The style guides say: keep your sentences short. Write cleanly, cut as many words as you can, and don’t overburden your reader’s short-term memory by delaying the arrival of the full stop. But sometimes a sentence just needs to be long. The world resists our efforts to enclose it between a capital and a full stop. The sentence has to withhold its end because life is like that, refusing to fold itself neatly into subject, verb and object.
A long sentence should exult in its own expansiveness, lovingly extending its line of thought while being always clearly moving to its close. It should create anticipation, not confusion, as it goes along. The hard part is telling the difference between the two. I once heard Ken Dodd say that the secret of a great comedian is that he makes the audience feel simultaneously safe and slightly on edge. He has about half a minute from coming on stage, Dodd reckoned, to establish that he is harmless. He must quickly convey calm and control, so that the audience members relax into their seats, safe in the knowledge that nothing truly awkward is about to happen. But he must also create a sense of unpredictability that makes them lean forward. A good long sentence has that same tension. It should frustrate readers just a little, and put them just faintly on edge, without ever suggesting that it has lost control of what is being said.
A sentence, once begun, demands its own completion. It throws a thought into the air and leaves the reader vaguely dissatisfied until that thought has come in to land. We read a sentence with the same part of our brains that processes music. Like music, a sentence arrays its elements into an order that should seem fresh and surprising and yet shaped and controlled. It works by violating expectations and creating mild frustrations on the way to fulfillment. As it runs its course, it assuages some of the frustration and may create more. But by the end, things should have resolved themselves in a way that allows something, at least, to be said.
A long sentence can seem thrillingly out of breath, deliciously tantalizing, so long as we feel the writer is still in charge. It is like listening to a great singer as he holds his breath and prolongs a phrase. The secret to Frank Sinatra’s singing is his gift for fluid phrasing. Matt Monro may have had better technique, Tony Bennett more lung power, Nat King Cole a smoother tone, Bobby Darin more swing. But Sinatra beat them all at breathing.
As a young singer, Sinatra listened awestruck to his bandleader Tommy Dorsey’s astoundingly smooth trombone playing. The note holds seemed to defy human lung capacity. Dorsey would play a musical phrase right through, seemingly without taking a breath, for eight or even sixteen bars. Sinatra sat behind him on the bandstand to learn when and how he breathed, but could not even see his jacket move up and down. Eventually he worked out that Dorsey had a pinhole in the corner of his mouth through which he was taking furtive breaths. Sinatra came to see that singing, too, was about breath control and that the secret was never to break the phrase. In music, legato means “bound together:” a seamless flow, with no break between the notes. Sinatra wanted to sing legato, running the whole phrase into one smooth breath.
Sometimes a sentence just needs to be long. The world resists our efforts to enclose it between a capital and a full stop. The sentence has to withhold its end because life is like that, refusing to fold itself neatly into subject, verb and object.
He worked out on running tracks and practiced holding his breath underwater in public pools, thinking song lyrics to himself as he swam. His breath control got better and, where he had to breathe in a song, he got better at hiding it. He moved the microphone towards and away from his mouth as he sang so that you never heard him inhale. If he had to sneak in a little breath somewhere he made sure it seemed deliberate, as if he were letting the message sink in. He learned this trick from watching the horn section in Dorsey’s band during long instrumentals. When he sang, it sounded as if he was making it all up as he went along, pausing to pluck a word out of the air, lagging a fraction behind the beat—like a long, lithe sentence, ad libitum but always in control of what it was saying.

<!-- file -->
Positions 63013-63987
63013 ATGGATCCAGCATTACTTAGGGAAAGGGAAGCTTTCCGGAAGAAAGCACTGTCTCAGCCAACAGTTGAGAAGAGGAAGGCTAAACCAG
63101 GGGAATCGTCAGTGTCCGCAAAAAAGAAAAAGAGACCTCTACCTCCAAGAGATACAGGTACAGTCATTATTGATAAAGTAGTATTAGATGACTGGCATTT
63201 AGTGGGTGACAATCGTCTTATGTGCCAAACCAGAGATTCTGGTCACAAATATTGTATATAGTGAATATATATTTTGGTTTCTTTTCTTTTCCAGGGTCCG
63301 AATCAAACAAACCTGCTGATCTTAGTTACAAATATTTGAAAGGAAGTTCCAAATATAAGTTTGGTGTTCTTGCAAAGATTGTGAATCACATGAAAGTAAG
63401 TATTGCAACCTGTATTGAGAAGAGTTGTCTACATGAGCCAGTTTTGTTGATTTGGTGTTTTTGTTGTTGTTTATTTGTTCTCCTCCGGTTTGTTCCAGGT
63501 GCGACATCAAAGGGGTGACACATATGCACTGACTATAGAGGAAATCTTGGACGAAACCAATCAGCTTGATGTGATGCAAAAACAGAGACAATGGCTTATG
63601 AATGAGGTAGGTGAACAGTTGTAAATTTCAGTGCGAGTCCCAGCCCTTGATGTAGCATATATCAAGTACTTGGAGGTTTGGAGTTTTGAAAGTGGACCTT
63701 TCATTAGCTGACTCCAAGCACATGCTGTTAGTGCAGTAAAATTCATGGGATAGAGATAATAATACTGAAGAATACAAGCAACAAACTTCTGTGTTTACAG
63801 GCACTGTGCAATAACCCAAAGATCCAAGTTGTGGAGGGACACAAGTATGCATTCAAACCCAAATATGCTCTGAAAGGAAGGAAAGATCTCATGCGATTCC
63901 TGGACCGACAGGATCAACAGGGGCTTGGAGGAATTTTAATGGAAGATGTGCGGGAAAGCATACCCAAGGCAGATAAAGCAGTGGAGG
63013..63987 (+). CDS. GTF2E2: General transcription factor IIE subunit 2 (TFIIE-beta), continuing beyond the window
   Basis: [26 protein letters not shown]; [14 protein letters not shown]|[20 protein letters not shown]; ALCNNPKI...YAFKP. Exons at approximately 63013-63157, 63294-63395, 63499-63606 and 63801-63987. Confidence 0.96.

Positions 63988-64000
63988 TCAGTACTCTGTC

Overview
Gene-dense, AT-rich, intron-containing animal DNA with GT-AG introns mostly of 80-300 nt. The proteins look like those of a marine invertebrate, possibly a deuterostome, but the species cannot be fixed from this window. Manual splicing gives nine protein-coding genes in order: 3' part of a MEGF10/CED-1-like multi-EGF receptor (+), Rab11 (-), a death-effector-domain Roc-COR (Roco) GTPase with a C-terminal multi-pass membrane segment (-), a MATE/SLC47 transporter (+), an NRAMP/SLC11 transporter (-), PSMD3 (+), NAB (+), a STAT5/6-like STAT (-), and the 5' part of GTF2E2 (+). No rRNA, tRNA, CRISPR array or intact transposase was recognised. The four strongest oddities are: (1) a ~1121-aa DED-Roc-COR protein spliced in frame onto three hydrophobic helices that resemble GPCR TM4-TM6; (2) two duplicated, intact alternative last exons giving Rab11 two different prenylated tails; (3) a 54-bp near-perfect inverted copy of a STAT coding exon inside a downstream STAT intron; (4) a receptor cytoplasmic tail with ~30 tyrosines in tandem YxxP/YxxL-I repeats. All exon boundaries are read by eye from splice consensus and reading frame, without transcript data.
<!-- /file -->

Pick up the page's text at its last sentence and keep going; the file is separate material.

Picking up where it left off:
Unlike writing, which runs with its own irregular pulse, music has a regular rhythm with a steady downbeat. Musical meter controls time completely: a half note hangs in the air for exactly half as long as the whole note. This allows harmonizing singers and instruments to pursue separate agendas and yet still pleasurably coincide. But music also depends on phrasing, which is more subtle and varied than meter. A musical phrase lasts for about as long as a person can sing, or blow a wind instrument, in a single breath. What phrasing does to music is more like what a sentence does to words. A skilled singer can make the phrasing, the sentence structure of a song, work with or against the meter.
Pub crooners and karaoke singers never sing in sentences. They focus too much on lung power and hitting the notes and not enough on the words. They just belt it all out, taking gulping breaths midline, killing the meaning and the mood. But skilled singers know that the words matter. They might hold a note for effect, or add a bit of melisma, but mostly their phrasing will mirror the way the words of the song would be spoken. Songs are written in sentences, and phrasing is about singing in sentences, not song lines.
A phraseologist like Sinatra overlays the meter with something like confiding speech. He is all about the lyrics—you can hear him enunciate every syllable—and it feels as if he is saying as well as singing them to you, stretching out and twisting the pitch of words as we do in speech. Sinatra sings in sentences. Perhaps he hated rock ’n’ roll for this reason, not because he thought it ugly and degenerate, as he said, but because it did not care about the sentences. The rhythm of rock ’n’ roll always drowns out the syntax. Even a great phrasemaker like Chuck Berry has to make his sentences fit the backbeat.